(Original edit of article for Taxi magazine)
Things are still up in the air with the licensing of Uber, but whatever happens, others will come. Big companies will move in and attempt to take over existing taxi and private hire provision. They will push TfL’s weak licensing regime as far as they can, and will learn from the mistakes of Uber. We need to be ready for them.
The London taxi trade has traditionally comprised of individual driver-operators. Pre-Uber private hire consisted of a much bigger collection of individual drivers dependent on an operator. Many private hire operators were fairly small firms. Addison Lee were the big corporation in the mini-cab world. They pushed the boundaries and gave us grief, but they were nothing compared with Uber.
Whether private hire drivers are employees or self-employed is still a matter for the courts. London taxi drivers are definitely self-employed individuals running our own businesses. Some of us work full-time, others part-time. Many are semi-retired and just work a few hours a week. We have the freedom and flexibility to plan our work using the twenty-four-hour clock. We operate to strict policies, but no-one tells us what to do, unless we run up our licensing authority the wrong way, annoy the police, or fall foul of parking restriction (how times have changed though: having cameras trained on the yellow lines by the iron lung toilet at Regency Place smacks of George Orwell’s 1984).
Taxi and private hire used to be considered quite a mundane world. Some customers used mini-cabs, some used taxis. We largely had our own client bases, with some overlap. It then got political and wrapped up in complicated matters of law. It’s certainly keeping the lawyers busy.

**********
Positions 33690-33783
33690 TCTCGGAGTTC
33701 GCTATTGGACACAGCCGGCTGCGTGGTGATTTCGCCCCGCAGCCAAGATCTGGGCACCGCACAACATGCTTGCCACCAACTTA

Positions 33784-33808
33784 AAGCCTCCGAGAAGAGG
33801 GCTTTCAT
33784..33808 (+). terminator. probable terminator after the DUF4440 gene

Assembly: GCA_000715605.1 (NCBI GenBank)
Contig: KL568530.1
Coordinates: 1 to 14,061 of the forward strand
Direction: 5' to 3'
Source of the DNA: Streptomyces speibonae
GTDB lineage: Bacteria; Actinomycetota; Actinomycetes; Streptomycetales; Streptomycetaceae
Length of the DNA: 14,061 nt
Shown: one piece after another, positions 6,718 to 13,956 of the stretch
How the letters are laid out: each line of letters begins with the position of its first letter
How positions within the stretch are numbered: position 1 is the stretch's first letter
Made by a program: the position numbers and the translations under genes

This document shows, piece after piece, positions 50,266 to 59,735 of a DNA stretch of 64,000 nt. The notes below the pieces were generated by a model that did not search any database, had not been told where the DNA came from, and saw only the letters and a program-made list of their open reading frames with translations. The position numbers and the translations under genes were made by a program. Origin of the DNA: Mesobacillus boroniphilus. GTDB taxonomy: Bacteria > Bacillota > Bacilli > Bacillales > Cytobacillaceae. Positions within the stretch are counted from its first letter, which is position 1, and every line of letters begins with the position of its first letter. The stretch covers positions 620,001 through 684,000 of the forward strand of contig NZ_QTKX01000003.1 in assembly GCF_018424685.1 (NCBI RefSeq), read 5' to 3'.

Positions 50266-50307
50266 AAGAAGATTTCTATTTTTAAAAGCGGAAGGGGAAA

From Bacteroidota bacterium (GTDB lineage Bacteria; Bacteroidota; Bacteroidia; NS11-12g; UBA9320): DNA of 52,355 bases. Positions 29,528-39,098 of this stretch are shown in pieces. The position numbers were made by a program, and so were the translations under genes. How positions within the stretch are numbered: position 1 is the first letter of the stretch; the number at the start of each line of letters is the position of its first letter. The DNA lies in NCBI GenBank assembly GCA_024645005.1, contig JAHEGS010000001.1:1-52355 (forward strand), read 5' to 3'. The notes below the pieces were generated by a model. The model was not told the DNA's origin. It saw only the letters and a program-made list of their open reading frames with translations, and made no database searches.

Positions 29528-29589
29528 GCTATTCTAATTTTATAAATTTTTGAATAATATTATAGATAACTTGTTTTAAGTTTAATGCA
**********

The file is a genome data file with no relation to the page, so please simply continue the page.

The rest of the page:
We’ve never harnessed our collective power as much as we should have because we can’t agree on a political viewpoint. Some of us believe in negotiation, others in militant action. Hopefully we can reach more of a consensus in the near future.
Our individuality is both our strength and our weakness. As individuals we have autonomy and flexibility. Businesses don’t like us because investors can’t move in to exploit us. Rapacious corporations can’t make a profit off our backs. This is why there was so much suspicion over having to enter into commercial deals with credit card companies. We were forced to sell out in a way.
Uber and their ilk cannot take over the whole London taxi trade. Only our licensing authority can screw us over, and we have reason to criticise the people who should be protecting us from the illegal activities of dubious corporations. We slogged our guts out on the Knowledge knowing that we had the sole right to ply for hire on the street. That was the deal. That right was enshrined in law. The arrival of powerful foreign corporations disrupted everything. TfL listened to the big people with money and power.
This is the disadvantage of being sole traders. We are fiercely independent, though we are vulnerable. We have the support of organisations such as the LTDA. We have some support in parliament too. What we don’t have is the backing of investors, lobbyists and people in high places to the extent that Uber have. We can’t be invested in. We don’t have government spooks putting pressure on our licensing body.
We are a collection of Individual men and women running our businesses for average pay, at best. As individual driver/operators we know that we wouldn’t get away with what Uber get away with. We wouldn’t be allowed to carry on operating after being labelled as not fit and proper as Uber were when they were denied a new licence. Uber are still operating despite being suspended. And London-licensed drivers are still operating many miles away in other towns. TfL are trying to tighten up on private hire licensing because they know they made a mistake in licensing Uber. It’s likely they’ll have them back, even if they have to work to stricter rules.
I think the only answer is to keep on keeping on: to provide the best service we can as individuals. We should celebrate our status as free-thinking individuals, but also remember we are part of a bigger whole. With a positive mental attitude and by providing an outstanding service we can spread goodwill among the trade and our customers. By being negative and unhelpful, we do the opposite. It’s down to and every one of us to strive for excellence. We’ll never all be in the same trade organisation because of our diversity, but we all need to be in an organisation and stick to the rules. We need to keep our nose clean and a smile on our face.